Tuamotu Island Swell Statistics, Summer: All Swell – Any Wind
The rose diagram describes the variation of swells directed at Tuamotu Island through an average southern hemisphere summer. It is based on 6365 NWW3 model predictions since 2006 (values every 3 hours). The wave model does not forecast surf and wind right at the coast so we have chosen the most applicable grid node based on what we know about Tuamotu Island. In this particular case the best grid node is 33 km away (21 miles).
The rose diagram shows the distribution of swell sizes and swell direction, while the graph at the bottom shows the same thing without direction information. Five colours illustrate increasing wave sizes. Blue shows the smallest swells, less that 0.5m (1.5 feet) high. These were forecast only 4% of the time. Green and yellow show increasing swell sizes and highest swells greater than >3m (>10ft) are shown in red. In each graph, the area of any colour is proportional to how frequently that size swell happens.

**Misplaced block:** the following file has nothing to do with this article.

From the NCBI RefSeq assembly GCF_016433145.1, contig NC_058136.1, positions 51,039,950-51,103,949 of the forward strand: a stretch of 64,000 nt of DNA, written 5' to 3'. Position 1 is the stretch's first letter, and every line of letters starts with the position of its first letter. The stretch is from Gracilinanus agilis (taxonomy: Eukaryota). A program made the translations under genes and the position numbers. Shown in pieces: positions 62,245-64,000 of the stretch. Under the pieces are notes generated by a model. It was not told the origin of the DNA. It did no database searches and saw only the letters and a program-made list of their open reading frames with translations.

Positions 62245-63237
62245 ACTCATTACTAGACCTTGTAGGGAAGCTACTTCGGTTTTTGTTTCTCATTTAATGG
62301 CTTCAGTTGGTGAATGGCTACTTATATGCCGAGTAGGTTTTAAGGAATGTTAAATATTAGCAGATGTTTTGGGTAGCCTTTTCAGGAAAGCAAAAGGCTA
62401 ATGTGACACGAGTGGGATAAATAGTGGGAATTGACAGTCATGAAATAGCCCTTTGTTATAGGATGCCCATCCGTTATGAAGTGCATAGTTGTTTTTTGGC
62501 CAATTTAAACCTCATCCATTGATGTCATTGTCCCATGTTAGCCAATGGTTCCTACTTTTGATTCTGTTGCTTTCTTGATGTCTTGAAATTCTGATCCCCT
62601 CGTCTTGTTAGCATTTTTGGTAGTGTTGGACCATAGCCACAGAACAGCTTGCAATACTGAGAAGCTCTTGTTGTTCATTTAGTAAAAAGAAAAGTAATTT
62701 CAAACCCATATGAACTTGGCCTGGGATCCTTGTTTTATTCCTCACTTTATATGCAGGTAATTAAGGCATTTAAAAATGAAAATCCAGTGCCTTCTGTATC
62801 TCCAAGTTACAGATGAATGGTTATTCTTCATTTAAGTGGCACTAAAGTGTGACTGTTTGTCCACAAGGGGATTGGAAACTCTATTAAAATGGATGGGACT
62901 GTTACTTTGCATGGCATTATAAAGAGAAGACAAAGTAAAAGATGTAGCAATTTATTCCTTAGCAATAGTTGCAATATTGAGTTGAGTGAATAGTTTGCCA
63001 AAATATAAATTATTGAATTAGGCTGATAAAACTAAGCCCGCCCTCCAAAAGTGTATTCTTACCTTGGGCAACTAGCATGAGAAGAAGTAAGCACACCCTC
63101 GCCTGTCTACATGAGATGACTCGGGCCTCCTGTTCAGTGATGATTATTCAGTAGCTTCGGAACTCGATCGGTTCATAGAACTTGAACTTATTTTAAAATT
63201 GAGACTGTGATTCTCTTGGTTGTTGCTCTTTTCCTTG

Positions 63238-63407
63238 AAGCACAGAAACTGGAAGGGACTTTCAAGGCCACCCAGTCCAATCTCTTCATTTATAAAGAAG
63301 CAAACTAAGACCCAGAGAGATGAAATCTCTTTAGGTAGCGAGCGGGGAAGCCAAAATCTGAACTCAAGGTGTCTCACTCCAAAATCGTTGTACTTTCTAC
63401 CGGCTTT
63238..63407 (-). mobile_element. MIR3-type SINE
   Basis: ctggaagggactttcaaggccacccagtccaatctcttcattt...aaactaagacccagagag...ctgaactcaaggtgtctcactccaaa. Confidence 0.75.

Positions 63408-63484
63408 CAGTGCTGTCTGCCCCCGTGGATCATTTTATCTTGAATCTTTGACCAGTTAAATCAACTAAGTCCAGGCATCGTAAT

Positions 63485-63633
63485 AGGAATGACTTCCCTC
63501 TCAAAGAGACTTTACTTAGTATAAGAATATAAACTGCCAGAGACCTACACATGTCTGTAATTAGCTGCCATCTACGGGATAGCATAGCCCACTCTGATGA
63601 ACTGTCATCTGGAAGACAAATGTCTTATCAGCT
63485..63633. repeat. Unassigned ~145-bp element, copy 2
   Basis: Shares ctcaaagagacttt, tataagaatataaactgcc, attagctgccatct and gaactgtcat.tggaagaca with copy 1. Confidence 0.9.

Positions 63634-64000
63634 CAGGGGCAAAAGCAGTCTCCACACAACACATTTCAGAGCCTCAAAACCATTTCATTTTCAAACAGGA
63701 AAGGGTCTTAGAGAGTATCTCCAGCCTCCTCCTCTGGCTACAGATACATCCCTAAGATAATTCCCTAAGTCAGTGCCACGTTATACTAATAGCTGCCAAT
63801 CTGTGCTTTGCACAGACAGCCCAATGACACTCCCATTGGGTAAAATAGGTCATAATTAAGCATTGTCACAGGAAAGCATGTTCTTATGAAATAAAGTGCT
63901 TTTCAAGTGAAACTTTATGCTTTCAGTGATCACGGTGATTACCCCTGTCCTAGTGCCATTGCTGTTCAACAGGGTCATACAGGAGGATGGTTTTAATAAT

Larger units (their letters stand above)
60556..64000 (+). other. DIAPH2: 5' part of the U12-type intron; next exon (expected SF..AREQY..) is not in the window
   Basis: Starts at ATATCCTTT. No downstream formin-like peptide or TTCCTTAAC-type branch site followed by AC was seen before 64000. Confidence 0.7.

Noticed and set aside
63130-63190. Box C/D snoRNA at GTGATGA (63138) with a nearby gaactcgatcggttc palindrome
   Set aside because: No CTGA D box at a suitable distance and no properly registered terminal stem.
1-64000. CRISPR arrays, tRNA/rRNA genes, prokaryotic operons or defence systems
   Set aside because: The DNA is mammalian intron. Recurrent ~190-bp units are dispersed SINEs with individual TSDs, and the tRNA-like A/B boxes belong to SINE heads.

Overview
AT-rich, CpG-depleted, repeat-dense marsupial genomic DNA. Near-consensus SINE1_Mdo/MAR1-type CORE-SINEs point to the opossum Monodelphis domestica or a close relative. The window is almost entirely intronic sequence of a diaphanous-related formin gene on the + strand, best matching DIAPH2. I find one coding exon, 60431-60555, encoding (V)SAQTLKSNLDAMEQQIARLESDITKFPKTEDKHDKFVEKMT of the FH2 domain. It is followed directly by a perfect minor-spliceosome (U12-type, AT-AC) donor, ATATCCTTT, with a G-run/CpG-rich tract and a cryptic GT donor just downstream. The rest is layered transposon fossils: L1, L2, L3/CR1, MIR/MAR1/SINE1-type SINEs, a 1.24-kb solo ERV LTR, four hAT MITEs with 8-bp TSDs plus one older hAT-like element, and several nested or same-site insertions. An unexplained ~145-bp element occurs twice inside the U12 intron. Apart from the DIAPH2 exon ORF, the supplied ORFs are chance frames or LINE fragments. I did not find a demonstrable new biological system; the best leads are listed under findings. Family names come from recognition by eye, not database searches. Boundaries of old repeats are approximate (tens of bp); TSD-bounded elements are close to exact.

The diagram suggests that the prevailing swell direction, shown by the largest spokes, was SE, whereas the the dominant wind blows from the NNE. Because the wave model grid is away from the coast, sometimes a strong offshore wind blows largest waves away from Tuamotu Island and out to sea. We lump these in with the no surf category of the bar chart. To avoid confusion we don't show these in the rose plot. Because wind determines whether or not waves are surfable at Tuamotu Island, you can load a different image that shows only the swells that were predicted to coincide with glassy or offshore wind conditions. In a typical southern hemisphere summer, swells large enough to cause good for surfing waves at Tuamotu Island run for about 96% of the time.
IMPORTANT: Beta version feature! Swell heights are open water values from NWW3. There is no attempt to model near-shore effects. Coastal wave heights will generally be less, especially if the break does not have unobstructed exposure to the open ocean.